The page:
"Unfortunately the Turkish police took his passport and now he cannot leave and also not pay his bill"
Page 1 of my Canadian passport says "This passport is the property of the Government of Canada". Normally, no one has any grounds to keep it from the bearer of the passport and to demand money for its return.
If the police took his passport for longer than it takes to record his identity and to verify that he is legally allowed to be in Turkey, and they won't give it back, it usually would mean that he was arrested (which usually happens when the police believe they have enough evidence that the arrested person might have committed a crime). Often, when someone is arrested, all of their possessions are removed and documented in writing (including the exact number of coins in their wallet, so that the arrested person can't accuse the police of stealing, or would at least have a harder time proving it). You did say:
"He was even detained for five days"
It would not be unusual for the police to keep the passport during those five days, along with everything else in the arrested person's pockets, including their phone and any other communication device. For the arrested person to call you, they would normally need to use the police station's phone, and normally you would only be able to call a local number (which could include the Canadian embassy in Turkey, but not a friend outside the country like you). If he has told you all of this, it most likely means he's no longer detained, which means he would normally get all of his possessions back including the passport, except in one possible circumstance: he surrendered the passport himself, as part of a bail condition ("bail" is when an arrested person can leave the place where they're being held in custody, under some conditions, and surrendering a passport is a common one when the arrested person is not in their own country, because not having a passport reduces the possibility of the arrested person being a "flight risk"). If this is the case (i.e. he is calling you while on bail, with a passport surrendered to the police), then it would seem they want to keep him in Turkey while they continue their criminal investigation. You said:
"according to him he needs to fly home (Canada) to sort everything out"
That will not be happening if he is on bail with his passport surrendered to the Turkish police. You also said:
"he cannot leave and also not pay his bill"
What precisely does he have to pay? If it's a hotel bill, then it normally would be a matter of civil law and not a matter of criminal law, so the hotel would have to sue him for a court to order him to settle his civil debt. It would be extremely surprising to me if he is being arrested by police in Turkey just for not settling a debt. Police detain people for criminal matters, not civil matters, and if it's a criminal matter, you need to carefully consider how far you want to help this friend. I can understand if he needs money to pay for bail, but if he's talking to you he's likely already on bail. You said:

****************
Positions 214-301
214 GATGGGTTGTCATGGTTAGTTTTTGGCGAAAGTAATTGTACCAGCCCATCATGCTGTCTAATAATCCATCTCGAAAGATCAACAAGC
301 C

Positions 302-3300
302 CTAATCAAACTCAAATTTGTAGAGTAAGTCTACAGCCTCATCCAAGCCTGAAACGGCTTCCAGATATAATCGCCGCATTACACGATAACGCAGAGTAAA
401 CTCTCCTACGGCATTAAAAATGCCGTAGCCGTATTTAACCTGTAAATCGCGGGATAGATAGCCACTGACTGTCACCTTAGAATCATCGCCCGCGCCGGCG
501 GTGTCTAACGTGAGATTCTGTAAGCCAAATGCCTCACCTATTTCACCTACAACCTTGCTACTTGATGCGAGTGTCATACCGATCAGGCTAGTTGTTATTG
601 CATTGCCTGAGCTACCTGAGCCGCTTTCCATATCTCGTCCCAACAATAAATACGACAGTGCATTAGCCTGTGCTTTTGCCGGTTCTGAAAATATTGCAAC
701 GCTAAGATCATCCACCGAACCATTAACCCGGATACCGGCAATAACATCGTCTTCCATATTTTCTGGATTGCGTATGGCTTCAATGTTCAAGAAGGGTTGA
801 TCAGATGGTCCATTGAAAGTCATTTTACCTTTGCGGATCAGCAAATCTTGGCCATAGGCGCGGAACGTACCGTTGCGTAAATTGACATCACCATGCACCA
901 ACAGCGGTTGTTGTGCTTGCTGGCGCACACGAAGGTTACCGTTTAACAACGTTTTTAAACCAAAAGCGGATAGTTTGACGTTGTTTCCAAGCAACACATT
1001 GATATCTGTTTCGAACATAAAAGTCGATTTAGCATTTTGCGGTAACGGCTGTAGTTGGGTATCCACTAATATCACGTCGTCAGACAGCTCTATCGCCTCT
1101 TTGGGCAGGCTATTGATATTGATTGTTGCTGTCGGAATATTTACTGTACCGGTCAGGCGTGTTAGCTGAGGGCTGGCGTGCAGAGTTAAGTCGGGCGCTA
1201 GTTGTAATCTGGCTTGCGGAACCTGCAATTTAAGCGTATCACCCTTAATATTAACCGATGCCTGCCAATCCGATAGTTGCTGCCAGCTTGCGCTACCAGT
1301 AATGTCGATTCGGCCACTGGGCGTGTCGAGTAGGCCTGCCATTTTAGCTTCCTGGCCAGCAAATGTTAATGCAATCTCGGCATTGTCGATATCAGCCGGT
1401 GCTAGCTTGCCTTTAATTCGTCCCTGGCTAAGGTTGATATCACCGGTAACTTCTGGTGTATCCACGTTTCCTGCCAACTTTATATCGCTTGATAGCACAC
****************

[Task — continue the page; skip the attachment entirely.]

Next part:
"I find it strange that he cannot arrange his bank affairs online. Do you know if this is the case with the Canadian banks that you have to be there in person."
Most Canadian banks have some sort of online banking, and international credit cards do work in most places in Turkey. However I know that at least TD Bank, which is the largest bank in Canada has recently made it extremely difficult to use online banking from abroad due to requiring 2-factor authentication when traveling, which either requires having the phone on which the bank's app was registered, or requires being able to answer a text message or phone call to the account holder's phone number on TD Bank's file (which is not always easy when traveling internationally). This is actually the reason I switched to a different bank, so indeed with Canada's largest bank it has recently become hard to do online banking while traveling internationally if without the account holder's Canadian phone, but travelers on business trips usually have the means to pay for any expected costs during their trip (and typically have to convince immigration staff at the airport, that they have enough money to sustain themselves during the trip, in order to be allowed into the country).
In conclusion: The story is suspicious and as the other answer suggests, I wouldn't send them money if I were you.
A minor additional note: You said,
"His bank pass was stolen..."
As a Canadian, I've never heard the term "bank pass". In the 90s something called a "passbook" was popular, but it wouldn't be any use in Turkey. If it was him that used the phrase "bank pass", I would find his story even more suspicious.